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IRS Cutting Restaurant Wait Staff Tips

The bigger the party, the bigger the tip. As of January 1st, the 18-20% restaurants added to the tab of bigger parties, is now considered a service charge.
The IRS is taking a bite out of the restaurant business.
As of the first of the year, the 18-20% gratuity added on to the bill of parties of eight or more, will now act as a service charge.
The Federal Government is counting automatic gratuity as wages, not tips.
Ethan Machener, wait staff manager at Hicks and Mccarthy in Pittsford says it's a way for the state to claim more tax revenue, but it's not fair to the wait staff who rely on tips.
"You have another portion of your income that's suddenly liable to taxes it's harder on that person in an already stressful job," Ethan says.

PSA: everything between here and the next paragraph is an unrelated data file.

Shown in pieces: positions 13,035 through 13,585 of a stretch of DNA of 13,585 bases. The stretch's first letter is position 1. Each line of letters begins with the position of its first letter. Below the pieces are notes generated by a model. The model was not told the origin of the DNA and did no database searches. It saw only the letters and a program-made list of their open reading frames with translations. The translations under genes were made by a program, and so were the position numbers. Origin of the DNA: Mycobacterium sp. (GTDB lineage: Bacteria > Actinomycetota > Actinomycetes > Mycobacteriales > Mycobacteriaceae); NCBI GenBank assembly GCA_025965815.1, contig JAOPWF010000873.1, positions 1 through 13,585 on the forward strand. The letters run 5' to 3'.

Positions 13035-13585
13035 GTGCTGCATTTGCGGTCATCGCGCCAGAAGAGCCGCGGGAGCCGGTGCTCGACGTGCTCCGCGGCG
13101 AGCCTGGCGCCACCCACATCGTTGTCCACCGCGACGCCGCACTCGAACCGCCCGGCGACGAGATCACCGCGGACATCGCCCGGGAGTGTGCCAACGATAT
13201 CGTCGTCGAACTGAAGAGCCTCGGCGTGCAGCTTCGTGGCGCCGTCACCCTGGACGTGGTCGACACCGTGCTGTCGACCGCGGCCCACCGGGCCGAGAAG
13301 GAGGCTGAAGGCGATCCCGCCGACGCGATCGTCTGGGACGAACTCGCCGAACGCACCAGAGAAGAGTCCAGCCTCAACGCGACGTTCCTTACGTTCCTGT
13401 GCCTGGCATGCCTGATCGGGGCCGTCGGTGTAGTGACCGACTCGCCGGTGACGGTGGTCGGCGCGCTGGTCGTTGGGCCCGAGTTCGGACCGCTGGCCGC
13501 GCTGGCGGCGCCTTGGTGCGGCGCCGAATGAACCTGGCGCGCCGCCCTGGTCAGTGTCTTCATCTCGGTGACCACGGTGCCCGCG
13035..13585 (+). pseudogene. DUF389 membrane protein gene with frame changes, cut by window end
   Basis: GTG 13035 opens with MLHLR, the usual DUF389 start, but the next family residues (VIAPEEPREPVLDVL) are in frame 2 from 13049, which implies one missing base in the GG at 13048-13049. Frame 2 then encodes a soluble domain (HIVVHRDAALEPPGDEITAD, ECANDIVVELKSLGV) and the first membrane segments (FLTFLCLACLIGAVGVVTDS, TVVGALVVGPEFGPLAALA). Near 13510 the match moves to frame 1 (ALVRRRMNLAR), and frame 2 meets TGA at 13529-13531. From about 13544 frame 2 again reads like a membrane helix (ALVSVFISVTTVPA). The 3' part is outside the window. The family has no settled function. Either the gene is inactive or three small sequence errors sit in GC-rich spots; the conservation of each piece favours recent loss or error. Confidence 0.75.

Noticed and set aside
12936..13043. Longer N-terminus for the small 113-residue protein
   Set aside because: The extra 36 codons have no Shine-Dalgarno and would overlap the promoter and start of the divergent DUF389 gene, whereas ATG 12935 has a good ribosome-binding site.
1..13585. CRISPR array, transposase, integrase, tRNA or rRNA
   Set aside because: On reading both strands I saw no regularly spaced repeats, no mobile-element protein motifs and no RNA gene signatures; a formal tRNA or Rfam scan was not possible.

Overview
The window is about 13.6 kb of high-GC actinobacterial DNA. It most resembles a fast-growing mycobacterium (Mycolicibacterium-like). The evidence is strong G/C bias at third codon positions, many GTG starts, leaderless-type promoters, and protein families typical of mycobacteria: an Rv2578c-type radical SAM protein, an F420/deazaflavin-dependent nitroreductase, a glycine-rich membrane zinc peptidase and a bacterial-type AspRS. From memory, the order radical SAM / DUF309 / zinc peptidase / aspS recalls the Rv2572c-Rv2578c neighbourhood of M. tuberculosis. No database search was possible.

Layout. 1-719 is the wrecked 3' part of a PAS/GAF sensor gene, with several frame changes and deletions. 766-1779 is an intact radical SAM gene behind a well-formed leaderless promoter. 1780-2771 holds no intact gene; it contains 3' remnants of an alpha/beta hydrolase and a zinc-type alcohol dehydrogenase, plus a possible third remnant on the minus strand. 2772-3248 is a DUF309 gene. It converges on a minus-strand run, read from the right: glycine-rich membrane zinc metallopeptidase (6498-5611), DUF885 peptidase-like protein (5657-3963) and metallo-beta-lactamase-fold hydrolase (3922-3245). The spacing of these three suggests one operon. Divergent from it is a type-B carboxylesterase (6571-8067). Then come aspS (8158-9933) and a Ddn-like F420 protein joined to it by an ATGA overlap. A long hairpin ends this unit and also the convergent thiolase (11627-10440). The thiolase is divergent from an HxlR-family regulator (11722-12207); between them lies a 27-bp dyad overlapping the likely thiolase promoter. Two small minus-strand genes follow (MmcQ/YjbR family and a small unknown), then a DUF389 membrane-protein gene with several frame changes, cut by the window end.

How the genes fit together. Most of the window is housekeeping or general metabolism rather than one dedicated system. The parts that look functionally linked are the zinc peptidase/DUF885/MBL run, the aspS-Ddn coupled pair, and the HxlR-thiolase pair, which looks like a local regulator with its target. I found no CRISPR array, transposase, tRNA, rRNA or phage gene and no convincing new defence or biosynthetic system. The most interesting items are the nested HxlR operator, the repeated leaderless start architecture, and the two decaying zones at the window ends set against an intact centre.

Joyce Goldman eats out regularly and is against the change, saying it puts a strain on the service industry, where there's not a great profit margin to begin with.
"The tip should be added on to the bill to make sure the server is getting their fair share," Joyce explains.
Machener says for some, this is a career, larger parties take more time, energy and effort.
They want to be compensated for their hard work.
Ethan tells News 8, "It sometimes places an unnecessary burden on the server. A lot of effort will go into parties of that size and by putting a charge on that is making sure they're properly accommodated for their service."
All tips now, are voluntary.

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